Can't hear the bass lines!

Discussion in 'Miscellaneous [BG]' started by BassFiesta, Mar 18, 2018.

  1. BassFiesta

    BassFiesta

    Mar 18, 2018
    I'm starting to dabble with bass after years on guitar. A good bass line is exciting to play and really makes me want to dance and sing. However …

    I'm having a hard time hearing the individual bass notes. I use Transcribe! and can work out really fast & complicated guitar riffs, but the bass just sounds like thump thump thump to me without discernible notes. Thank God for bass covers on YouTube, or I'd give up right now.

    Tell me it gets better …
     
    hintz, Smooth_bass88 and Tom Bomb like this.
  2. bholder

    bholder Affable Sociopath Gold Supporting Member Supporting Member

    Sep 2, 2001
    Vestal, NY
    Received a gift from Sire* (see sig)
    Hmmm.... ...almost all I hear any more is the bass line. I guess you need to practice listening for it. If you can't discern pitch on low notes, might want to check with an audiologist...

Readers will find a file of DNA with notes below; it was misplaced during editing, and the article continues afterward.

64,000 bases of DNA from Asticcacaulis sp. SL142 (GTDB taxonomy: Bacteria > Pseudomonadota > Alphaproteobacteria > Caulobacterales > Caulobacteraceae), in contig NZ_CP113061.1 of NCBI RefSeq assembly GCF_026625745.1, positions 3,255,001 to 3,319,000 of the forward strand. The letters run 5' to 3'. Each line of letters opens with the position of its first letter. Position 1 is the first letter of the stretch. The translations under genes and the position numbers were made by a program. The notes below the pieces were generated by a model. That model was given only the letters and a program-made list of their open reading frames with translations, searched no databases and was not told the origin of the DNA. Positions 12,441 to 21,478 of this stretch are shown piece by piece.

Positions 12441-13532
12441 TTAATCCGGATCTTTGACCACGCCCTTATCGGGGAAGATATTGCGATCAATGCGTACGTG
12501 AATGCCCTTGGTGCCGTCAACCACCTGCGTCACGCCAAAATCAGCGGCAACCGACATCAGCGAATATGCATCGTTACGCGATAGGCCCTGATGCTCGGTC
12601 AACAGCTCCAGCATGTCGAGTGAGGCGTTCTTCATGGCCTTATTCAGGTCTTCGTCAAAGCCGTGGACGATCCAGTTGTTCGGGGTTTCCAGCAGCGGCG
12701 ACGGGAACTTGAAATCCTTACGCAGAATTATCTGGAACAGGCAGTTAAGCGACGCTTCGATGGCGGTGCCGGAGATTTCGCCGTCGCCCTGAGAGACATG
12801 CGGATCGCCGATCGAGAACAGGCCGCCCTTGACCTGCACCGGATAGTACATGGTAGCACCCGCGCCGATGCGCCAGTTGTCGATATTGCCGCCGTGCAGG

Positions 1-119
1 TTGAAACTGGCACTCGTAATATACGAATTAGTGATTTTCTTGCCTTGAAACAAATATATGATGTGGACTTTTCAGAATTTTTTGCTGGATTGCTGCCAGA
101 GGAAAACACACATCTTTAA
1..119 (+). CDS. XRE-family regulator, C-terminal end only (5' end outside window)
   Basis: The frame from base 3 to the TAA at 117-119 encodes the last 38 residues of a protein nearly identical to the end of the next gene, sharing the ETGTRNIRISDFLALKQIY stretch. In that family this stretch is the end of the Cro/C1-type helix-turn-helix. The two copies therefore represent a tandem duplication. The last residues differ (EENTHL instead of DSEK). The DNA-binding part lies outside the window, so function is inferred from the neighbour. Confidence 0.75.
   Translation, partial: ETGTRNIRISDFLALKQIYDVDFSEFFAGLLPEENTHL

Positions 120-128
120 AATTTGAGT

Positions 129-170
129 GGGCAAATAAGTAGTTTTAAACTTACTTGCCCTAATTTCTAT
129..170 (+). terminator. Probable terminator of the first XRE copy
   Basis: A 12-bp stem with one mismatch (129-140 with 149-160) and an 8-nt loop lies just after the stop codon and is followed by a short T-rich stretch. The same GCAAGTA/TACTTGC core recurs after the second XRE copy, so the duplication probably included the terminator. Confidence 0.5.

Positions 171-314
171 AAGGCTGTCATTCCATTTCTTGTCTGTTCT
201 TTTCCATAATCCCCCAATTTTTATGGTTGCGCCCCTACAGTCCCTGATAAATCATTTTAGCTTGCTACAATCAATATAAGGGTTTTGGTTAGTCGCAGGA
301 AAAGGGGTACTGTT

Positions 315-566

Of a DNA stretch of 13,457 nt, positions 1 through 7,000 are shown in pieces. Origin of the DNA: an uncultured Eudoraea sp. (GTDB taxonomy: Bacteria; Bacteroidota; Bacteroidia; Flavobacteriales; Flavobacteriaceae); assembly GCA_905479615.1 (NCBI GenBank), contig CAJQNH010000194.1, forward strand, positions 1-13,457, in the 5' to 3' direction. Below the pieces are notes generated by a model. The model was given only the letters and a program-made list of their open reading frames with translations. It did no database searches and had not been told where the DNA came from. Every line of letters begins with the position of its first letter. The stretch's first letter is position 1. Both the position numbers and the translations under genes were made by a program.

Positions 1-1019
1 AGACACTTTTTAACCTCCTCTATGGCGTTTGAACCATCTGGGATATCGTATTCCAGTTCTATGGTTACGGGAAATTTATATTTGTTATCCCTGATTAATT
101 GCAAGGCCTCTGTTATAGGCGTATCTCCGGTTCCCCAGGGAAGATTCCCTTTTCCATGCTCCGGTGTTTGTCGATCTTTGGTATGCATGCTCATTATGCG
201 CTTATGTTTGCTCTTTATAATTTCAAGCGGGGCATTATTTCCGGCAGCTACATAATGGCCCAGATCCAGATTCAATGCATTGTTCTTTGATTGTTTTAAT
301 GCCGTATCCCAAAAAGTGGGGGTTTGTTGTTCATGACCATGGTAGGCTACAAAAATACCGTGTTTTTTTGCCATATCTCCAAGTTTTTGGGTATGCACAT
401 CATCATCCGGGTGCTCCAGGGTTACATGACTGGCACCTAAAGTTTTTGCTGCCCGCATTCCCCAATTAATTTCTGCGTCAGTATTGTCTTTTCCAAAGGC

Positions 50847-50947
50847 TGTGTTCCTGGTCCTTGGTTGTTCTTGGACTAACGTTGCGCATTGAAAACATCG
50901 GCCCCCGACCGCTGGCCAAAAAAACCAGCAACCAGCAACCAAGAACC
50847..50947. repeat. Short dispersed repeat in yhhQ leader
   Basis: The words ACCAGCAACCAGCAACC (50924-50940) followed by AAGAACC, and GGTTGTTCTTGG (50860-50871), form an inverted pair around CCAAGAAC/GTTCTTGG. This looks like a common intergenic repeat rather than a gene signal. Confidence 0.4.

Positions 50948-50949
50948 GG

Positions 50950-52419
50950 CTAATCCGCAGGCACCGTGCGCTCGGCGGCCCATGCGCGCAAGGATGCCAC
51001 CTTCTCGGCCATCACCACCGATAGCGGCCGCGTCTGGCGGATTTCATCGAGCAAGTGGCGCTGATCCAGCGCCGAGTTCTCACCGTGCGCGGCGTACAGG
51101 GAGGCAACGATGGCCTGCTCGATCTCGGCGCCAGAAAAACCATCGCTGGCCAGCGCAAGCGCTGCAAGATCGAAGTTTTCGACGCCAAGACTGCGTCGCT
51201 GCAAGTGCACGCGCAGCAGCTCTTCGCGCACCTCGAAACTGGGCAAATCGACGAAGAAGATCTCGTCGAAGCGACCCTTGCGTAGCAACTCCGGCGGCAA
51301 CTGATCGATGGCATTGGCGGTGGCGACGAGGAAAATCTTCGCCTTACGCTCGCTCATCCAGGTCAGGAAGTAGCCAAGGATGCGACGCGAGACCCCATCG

btmpancake, taught, Mili and 17 others like this.
  3. Tom Bomb

    Tom Bomb Hypocognitive

    Apr 23, 2014
    Mark my words. It does :)
     
  4. Low Commotion

    Low Commotion Supporting Member

    You could try to increase the pitch when you're listening to the song. Five semitones will move you up a string. By this I mean if the song starts on E (open forth string) it will now be on A (open third string). Or you could try 12 semi tones and move it up an entire octave. At my age, my hearing isn't as good with the lower frequencies, and this does help. It brings the bass frequencies more into my hearing range.

    It does get easier the more you do it.
     
    P. Aaron and Stumbo like this.
  5. Bassbeater

    Bassbeater Guest

    Sep 9, 2001
    Just in case you have some audio post filters enabled, try turning them off. ie 3d effects, surround, etc.
    Also moving your speakers closer together can help focus bass tones.
     
  6. Use full size speakers with hard wire connections, or over-the-ear headphones. Don't use a built-in ipad or laptop speaker, ear buds, or wireless dinky bluetooth speakers.
     
    mbelue, Mark_70, gebass6 and 3 others like this.
  7. tkonbass

    tkonbass I'm just one of the out-of-focus guys. Supporting Member

    Mar 11, 2012
    St. Paul, MN
    I use Transcribe! also, have for many years. You need to use the EQ functions available in the program. You can isolate the bass to a large extent. The built in presets can get you in the ballpark and then tweak the graphic eq until you can hear what you want.
     
    pomegranesis and saabfender like this.
  8. Ikons2

    Ikons2

    Mar 15, 2018